Streetsboro seeks schools' future

By Heather Condley Record-Courier staff writer Published:

Streetsboro school officials believe it will take more than just the work of teachers and administrators to bring the district into the future and are counting on a community-wide effort to help point them in the right direction.

Officials recently invited 130 community members to attend a three-day "Future Search Forum," at which they discussed what they felt should be the immediate and long-range goals of the district.

Nearly 90 participants turned out for the forum, held Jan. 30-Feb. 1 at Deluxe Business Systems in Streetsboro, according to Superintendent Mary Linton.

"This was more of a horizontal plan where everyone had equal input," Linton said. "That's the premise, we want comments from the entire community."

During the forum, participants were broken into eight different "stakeholder" groups representing the different segments of the Streetsboro community, including teachers, school support staff, administrators, students, board of education members, parents, and business men and women. There was also a group called "others" that was made up of clergy, community members, government officials and members of civic organizations.

While in those groups, participants were asked to reveal what they feel are the big issues facing the school district now and in the future.

"Eighty-eight people spent 18 hours volunteering to build a common ground," Linton said. "After the weekend was over, people said to me that this helped them get a better understanding of what goes on in the school."

While Linton said there were a number of ideas expressed during the sessions, there were several recurring themes, including Streetsboro's population expansion, ethics and morals in the school and increasing parental involvement.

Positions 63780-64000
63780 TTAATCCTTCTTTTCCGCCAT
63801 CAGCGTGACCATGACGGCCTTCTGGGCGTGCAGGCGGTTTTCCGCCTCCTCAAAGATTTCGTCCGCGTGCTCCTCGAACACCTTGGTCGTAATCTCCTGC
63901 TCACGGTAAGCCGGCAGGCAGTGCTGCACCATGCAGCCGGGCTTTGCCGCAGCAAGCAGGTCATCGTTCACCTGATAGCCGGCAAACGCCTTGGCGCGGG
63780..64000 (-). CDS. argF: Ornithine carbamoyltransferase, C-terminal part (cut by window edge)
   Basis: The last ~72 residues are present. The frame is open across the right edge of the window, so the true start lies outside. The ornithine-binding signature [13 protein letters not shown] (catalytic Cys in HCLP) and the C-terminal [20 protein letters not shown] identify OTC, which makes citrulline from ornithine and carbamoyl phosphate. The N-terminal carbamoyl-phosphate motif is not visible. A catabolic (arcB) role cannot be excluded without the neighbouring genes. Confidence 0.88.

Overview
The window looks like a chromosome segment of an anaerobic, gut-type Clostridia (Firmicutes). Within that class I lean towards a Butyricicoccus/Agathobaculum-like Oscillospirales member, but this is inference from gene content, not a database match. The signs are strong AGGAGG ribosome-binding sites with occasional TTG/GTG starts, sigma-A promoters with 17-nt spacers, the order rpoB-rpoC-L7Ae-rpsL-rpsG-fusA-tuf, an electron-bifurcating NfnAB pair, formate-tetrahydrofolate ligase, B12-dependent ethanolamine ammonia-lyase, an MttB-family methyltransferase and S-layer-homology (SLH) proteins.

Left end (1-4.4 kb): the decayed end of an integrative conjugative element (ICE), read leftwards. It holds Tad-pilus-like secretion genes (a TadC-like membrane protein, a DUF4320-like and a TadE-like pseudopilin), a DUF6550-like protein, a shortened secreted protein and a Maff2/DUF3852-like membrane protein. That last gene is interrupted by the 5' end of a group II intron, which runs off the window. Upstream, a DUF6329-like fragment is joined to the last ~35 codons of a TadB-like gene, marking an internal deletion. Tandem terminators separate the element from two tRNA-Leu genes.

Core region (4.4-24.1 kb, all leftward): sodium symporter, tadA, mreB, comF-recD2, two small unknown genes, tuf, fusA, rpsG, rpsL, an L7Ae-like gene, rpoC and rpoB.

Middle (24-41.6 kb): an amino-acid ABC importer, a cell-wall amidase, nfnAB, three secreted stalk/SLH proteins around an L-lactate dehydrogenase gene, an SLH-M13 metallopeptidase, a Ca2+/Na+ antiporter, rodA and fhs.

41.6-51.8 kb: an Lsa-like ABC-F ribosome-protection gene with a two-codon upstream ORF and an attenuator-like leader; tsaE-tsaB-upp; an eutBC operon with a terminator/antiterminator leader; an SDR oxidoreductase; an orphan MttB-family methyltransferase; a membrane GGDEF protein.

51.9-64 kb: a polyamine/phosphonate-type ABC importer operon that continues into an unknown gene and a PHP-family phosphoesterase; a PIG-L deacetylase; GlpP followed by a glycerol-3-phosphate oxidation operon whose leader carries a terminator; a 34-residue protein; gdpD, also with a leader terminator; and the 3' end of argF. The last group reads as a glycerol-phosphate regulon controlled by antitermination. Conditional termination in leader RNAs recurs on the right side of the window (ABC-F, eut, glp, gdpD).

Linton said that students felt expanding the curriculum, favoritism for certain students and consistency in discipline were issues that need to be addressed.

High school principal Tom Jesse said that as an administrator, he, along with other administrators, are constantly looking at updating the curriculum.

Eleven of the 13 students who were involved in the forum expressed interest in working with community members to expand the school's World Wide Web page.

"The students were very articulate. I was impressed by the quality of things they said," Linton said, adding that she is pleased with the outcome of the forum. "I think we're on the cutting edge of where we need to be, but we've only just begun."

Linton said that the strategic planning won't end with the forum, and the group is planning to meet again in three months

"If I let them down and we didn't meet again, we could never get this kind of momentum going again," she said.

While many of the ideas that came out of the weekend are more long-range plans, Linton said there were several ideas school officials are hoping to implement right away.

One such idea is providing free breakfast to students before proficiency tests. Linton said that studies have shown students can achieve more if they've eaten before a test.

School officials have also begun searching for land with the hope of building new school buildings.

Middle school principal Nancy Hahlen said the forum not only brought forth new ideas, but uplifted the spirits of everyone involved.

"Anyone walking in with negative feelings definitely left with positive ones," she said. "Being new (to the district), I haven't had a chance to meet a lot of people and talk to them, but by the end of the weekend, everyone was on a first name basis."

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